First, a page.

On cold mornings, if a car does not start, the two most likely culprits are the battery and the choke on the carburetor. If the car has a fuel injection system, it is necessary to take the car to a professional for diagnosis.
According to Bill Hodges, a technician with AAA, many people go without having their batteries checked as long as their cars continue to start; however, extremely cold temperatures cause car batteries to age much more quickly. Batteries operate with a chemical reaction, and cold temperatures make that reaction slow down, hampering its ability to function correctly. Regularly checking battery terminal ends for corrosion helps keep a battery working longer.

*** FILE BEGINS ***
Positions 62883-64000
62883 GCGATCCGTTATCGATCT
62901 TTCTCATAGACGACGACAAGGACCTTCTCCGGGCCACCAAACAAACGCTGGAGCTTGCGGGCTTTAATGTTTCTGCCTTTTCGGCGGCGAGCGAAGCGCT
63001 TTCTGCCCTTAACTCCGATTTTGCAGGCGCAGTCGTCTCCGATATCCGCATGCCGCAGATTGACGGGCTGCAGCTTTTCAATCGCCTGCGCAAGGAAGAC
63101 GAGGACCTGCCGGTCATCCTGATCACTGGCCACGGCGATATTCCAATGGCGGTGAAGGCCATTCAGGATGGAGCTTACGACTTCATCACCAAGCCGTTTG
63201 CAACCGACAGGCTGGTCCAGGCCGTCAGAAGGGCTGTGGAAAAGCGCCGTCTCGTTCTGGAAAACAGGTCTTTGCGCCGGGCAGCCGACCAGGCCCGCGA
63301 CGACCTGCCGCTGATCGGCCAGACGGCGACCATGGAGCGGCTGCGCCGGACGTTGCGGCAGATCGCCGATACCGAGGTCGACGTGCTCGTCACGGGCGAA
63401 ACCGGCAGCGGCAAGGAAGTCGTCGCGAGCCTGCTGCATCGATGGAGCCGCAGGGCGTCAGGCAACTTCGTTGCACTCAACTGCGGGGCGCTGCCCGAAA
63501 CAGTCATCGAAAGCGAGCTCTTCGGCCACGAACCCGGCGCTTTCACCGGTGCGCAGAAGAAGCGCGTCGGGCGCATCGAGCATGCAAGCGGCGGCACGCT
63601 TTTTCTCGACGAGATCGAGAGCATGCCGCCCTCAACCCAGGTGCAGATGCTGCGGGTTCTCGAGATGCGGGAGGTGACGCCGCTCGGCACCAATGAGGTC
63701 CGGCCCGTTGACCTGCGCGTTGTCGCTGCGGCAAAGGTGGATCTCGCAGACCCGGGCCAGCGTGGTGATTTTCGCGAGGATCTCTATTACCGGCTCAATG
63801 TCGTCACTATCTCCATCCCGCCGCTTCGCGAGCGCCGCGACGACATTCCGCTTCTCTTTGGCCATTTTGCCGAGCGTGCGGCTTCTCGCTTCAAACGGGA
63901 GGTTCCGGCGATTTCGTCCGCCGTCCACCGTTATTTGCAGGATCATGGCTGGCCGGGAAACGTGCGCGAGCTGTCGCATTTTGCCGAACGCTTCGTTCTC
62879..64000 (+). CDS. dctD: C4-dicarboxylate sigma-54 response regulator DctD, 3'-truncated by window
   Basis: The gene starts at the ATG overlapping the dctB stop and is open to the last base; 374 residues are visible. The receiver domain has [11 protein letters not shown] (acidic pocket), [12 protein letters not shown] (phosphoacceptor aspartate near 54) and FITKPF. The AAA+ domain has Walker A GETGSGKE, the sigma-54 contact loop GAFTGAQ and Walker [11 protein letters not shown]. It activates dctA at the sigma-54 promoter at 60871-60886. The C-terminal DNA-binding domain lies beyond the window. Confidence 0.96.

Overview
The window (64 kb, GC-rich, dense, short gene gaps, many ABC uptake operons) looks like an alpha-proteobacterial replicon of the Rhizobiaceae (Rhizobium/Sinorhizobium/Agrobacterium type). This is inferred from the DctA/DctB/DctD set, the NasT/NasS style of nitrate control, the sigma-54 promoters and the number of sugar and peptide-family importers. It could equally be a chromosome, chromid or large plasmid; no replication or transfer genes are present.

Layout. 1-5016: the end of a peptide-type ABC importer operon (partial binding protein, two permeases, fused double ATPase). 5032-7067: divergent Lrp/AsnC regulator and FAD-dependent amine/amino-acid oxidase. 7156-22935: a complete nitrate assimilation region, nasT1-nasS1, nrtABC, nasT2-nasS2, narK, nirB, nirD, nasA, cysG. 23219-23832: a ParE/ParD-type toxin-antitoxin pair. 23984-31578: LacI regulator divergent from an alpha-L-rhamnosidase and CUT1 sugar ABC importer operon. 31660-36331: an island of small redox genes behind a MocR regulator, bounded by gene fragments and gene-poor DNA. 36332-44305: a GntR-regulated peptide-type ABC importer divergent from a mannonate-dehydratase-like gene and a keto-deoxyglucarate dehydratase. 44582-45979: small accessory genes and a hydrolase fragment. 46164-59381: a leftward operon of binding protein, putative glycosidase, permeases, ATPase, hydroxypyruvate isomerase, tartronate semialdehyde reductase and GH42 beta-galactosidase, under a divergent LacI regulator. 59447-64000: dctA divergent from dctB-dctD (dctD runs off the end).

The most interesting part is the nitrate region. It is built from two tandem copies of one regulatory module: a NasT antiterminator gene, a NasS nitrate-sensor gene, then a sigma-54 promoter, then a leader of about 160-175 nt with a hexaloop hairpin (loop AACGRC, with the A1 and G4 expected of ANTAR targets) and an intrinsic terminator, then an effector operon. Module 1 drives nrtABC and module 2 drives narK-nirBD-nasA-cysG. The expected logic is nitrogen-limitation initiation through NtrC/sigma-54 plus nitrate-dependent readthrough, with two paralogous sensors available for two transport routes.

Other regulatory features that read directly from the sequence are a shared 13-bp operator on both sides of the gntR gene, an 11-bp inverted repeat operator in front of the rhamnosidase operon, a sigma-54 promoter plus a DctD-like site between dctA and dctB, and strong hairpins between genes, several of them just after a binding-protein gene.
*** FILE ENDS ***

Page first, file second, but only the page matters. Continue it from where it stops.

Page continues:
If the problem lies within the carburetor, the choke must be able to close and open freely. By "choking" off the air supply to the carburetor, this piece makes the fuel/air mixture richer. This also builds low pressure within the throat of the carburetor, pulling more fuel through the central circuit. In extremely cold temperatures, it is sometimes necessary to change the temperatures at which the choke opens and closes, altering the richness of the fuel mixture. Turning the housing to build tension on the choke causes the housing to close at a higher temperature. Lessening the tension on the housing forces it to close at a lower temperature, leading to a leaner mixture. To find the right setting for a particular car requires experimentation to find the right setting.